PBL Reflection: Am I doing this right?
When introducing students to project based learning (PBL), we often get pushback. Students moan, “Can’t you just tell us the answer?”, “Why is this so hard?”, or “Why do we have to do this?” Understandably, I would lash out too if I didn’t know the benefits of self-directed learning and wasn’t fluent in the iterative (and sometimes agonizing) process of project design. While PBL Works outlines definitions for project based learning, gold standard project design, and gold standard teaching practices, we don’t always share the research, benefits, and best practices behind these methods with students.
It’s time we do. Extensive research shows the need to build student fluency around the benefits of project based learning. Once there is student buy-in, learners can take ownership of their development and continually reflect on their personal learning process. The process of PBL reflection, in itself, is key for deeper learning to happen.
PBL sets the stage for reflective teaching as best practice. Learning through reflection enhances insight. Reflection requires students to construct meaning from their experiences, whether inside or outside the classroom. In Learning and Leading with Habits of Mind, Arthur L. Costa and Bena Kallick share that reflection involves linking a current experience to previous learnings as well as “drawing forth cognitive and emotional information from several sources: visual, auditory, kinesthetic, and tactile. To reflect, we must act upon and process the information, synthesizing and evaluating the data.” This is an integral part of the PBL journey, as students apply what they learn to different contexts.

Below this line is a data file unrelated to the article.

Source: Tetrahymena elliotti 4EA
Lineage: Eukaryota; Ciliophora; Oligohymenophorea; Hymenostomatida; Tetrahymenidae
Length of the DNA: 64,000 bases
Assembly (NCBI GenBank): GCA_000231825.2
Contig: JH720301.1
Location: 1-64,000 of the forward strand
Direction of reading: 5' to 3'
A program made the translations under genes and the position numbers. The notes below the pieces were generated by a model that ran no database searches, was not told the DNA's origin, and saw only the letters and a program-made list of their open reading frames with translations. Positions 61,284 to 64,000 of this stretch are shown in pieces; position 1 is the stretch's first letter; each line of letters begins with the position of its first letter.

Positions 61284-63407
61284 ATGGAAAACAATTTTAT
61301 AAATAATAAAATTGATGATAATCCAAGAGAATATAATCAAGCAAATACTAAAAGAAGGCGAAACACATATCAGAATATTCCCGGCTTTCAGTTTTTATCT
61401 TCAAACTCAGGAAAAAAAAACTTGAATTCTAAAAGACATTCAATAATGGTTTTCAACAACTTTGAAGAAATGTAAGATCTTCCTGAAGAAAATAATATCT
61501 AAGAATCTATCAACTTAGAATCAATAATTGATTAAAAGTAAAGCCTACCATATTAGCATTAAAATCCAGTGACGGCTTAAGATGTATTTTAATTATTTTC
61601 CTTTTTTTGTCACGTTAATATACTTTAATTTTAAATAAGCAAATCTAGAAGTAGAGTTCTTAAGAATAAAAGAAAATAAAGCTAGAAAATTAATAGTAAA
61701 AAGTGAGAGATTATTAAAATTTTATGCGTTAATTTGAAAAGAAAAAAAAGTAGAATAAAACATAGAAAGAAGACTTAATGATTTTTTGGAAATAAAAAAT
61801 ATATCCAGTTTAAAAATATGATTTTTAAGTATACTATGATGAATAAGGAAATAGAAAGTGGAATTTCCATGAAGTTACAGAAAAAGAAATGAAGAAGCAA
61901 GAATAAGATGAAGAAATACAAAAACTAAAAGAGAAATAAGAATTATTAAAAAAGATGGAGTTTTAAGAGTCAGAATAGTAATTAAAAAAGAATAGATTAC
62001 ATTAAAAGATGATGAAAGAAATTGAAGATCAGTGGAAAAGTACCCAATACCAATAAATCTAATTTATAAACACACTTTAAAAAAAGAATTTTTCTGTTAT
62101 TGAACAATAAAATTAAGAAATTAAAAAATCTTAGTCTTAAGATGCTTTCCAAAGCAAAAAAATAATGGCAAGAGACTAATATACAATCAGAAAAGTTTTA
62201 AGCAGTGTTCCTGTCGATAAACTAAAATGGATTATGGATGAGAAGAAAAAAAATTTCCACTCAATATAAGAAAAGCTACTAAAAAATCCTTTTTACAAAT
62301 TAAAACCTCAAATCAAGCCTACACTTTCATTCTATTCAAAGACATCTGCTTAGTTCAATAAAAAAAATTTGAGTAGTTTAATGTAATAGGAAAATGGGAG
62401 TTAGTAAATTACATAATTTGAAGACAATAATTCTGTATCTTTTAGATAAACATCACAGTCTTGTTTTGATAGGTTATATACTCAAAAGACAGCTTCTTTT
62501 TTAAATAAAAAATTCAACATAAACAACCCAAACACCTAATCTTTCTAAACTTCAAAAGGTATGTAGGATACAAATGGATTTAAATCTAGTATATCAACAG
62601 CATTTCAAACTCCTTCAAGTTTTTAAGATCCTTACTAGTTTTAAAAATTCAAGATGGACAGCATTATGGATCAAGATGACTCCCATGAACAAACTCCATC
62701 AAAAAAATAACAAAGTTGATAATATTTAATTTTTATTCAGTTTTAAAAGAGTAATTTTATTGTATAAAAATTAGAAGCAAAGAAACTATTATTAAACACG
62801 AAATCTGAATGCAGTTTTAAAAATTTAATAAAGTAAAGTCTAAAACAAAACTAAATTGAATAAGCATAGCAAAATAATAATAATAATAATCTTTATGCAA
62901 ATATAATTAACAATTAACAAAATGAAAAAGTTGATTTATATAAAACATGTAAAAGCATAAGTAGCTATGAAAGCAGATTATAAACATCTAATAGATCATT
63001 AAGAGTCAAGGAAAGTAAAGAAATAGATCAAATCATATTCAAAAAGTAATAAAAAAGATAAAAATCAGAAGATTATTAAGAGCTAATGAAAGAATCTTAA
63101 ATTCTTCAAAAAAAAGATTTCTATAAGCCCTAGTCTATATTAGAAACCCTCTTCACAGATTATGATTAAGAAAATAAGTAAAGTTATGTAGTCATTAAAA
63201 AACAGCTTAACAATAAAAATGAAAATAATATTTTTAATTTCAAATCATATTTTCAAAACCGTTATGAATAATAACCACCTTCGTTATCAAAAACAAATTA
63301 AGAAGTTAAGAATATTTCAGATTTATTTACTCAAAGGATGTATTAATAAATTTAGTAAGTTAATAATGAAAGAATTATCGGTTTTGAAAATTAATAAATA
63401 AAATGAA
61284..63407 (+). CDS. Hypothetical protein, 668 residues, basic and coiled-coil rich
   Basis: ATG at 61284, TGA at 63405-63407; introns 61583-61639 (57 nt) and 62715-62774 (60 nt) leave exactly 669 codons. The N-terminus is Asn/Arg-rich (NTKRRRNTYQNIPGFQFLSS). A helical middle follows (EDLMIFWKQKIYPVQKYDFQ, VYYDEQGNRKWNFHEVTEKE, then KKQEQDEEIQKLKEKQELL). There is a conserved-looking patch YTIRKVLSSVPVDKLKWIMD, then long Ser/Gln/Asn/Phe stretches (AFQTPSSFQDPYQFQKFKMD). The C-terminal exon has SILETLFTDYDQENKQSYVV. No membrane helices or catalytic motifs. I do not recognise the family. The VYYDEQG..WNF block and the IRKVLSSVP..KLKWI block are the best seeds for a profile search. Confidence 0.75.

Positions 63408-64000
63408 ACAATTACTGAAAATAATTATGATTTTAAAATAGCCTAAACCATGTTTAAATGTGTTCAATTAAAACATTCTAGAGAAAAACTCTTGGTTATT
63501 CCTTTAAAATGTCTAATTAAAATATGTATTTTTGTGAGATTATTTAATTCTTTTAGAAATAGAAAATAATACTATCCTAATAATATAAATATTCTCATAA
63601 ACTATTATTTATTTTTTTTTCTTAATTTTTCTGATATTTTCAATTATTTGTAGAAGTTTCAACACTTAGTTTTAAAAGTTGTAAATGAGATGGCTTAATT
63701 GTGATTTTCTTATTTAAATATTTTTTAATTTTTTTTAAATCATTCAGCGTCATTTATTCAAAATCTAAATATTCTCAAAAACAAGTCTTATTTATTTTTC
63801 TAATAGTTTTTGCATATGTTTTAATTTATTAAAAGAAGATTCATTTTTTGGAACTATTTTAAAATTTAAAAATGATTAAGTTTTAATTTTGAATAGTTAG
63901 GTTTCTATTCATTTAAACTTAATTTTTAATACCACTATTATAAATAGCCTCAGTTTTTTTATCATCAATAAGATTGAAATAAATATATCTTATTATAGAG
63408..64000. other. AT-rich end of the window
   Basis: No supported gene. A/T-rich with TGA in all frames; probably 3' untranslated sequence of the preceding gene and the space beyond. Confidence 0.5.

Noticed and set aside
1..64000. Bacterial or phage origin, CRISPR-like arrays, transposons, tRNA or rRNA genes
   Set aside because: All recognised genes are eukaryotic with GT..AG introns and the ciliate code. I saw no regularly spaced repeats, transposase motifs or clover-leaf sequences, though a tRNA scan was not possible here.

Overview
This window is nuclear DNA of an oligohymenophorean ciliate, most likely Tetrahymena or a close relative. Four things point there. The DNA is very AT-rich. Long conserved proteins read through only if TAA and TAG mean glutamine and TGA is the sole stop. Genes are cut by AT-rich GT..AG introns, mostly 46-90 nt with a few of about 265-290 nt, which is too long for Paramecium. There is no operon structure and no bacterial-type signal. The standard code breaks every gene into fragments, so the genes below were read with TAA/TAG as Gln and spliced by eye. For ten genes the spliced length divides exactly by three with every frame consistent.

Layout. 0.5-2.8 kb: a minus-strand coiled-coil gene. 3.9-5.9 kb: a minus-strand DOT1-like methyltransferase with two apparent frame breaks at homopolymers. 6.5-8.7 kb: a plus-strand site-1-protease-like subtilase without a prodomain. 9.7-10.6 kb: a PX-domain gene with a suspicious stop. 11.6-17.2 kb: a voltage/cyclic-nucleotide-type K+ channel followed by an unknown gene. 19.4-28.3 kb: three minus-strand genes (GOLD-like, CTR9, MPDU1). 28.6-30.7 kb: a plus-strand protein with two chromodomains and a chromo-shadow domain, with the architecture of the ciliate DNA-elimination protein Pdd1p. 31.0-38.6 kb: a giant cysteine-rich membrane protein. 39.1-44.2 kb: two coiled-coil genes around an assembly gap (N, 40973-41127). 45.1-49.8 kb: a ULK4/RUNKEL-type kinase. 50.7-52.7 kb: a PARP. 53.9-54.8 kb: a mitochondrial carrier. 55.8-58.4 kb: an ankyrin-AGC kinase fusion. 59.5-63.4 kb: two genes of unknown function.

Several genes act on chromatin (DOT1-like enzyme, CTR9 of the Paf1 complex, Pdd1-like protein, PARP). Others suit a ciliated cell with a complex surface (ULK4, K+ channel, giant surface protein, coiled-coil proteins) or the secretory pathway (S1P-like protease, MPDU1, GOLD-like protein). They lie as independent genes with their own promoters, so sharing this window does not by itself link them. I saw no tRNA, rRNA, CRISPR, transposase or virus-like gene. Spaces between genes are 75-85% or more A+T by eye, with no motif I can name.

So how can students best reflect on their project development? Amy Mayer, founder of friEd technology, poses questions often asked by educators, but equally critical for students to consider regarding PBL, such as, “Am I doing this right? How do I know?” Here are 10 reflective questions to help guide students through the project process.
10 Reflective Questions for PBL
1. How are you finding personal meaning and value in your work?
2. Are you persisting in your work even though a lower standard might be negotiated? How are you adapting your expectations throughout?
3. How are you volunteering your own resources (like time, effort, and attention)?
4. Are you asking your peers questions? How does this feedback loop help your development?
5. Are you finding information independently? How are you becoming more independent in your learning?
6. Are you uncomfortable learning things in a new way? How are you pushing back? (Believe it or not, this is a good sign!)
7. How are you making choices about your products or processes as you learn?
8. Are you learning while doing instead of learning first THEN doing? What is the result?
9. How are you taking responsibility in your learning?
10. How are you celebrating your learning and sharing it with others?
Transactional learning is a thing of the past. By understanding the benefits of PBL and actively self-reflecting, students will start to take full ownership of their own learning. These questions serve to spark further self-exploration and should guide students throughout their learning journey. John Dewey reminds us that reflection in a learning context is not just a passive recall of an event, but a deliberate and active process. He states, “We do not learn from experience … we learn from reflecting on experience.” It’s time students recognize what’s at stake.
HEADRUSH facilitates project-based learning from START to FINISH allowing students to become self-empowered learners, teachers to focus on mentoring great work and schools to be future-ready. Our Heroes of PBL series highlights individuals and organizations that are brave enough to break the mold of traditional education and are making a difference in the world of project-based learning. Join our community as we enhance dialog to support deeper learning. For more, follow @headrushapp on Twitter or visit us at https://headrushlearning.com.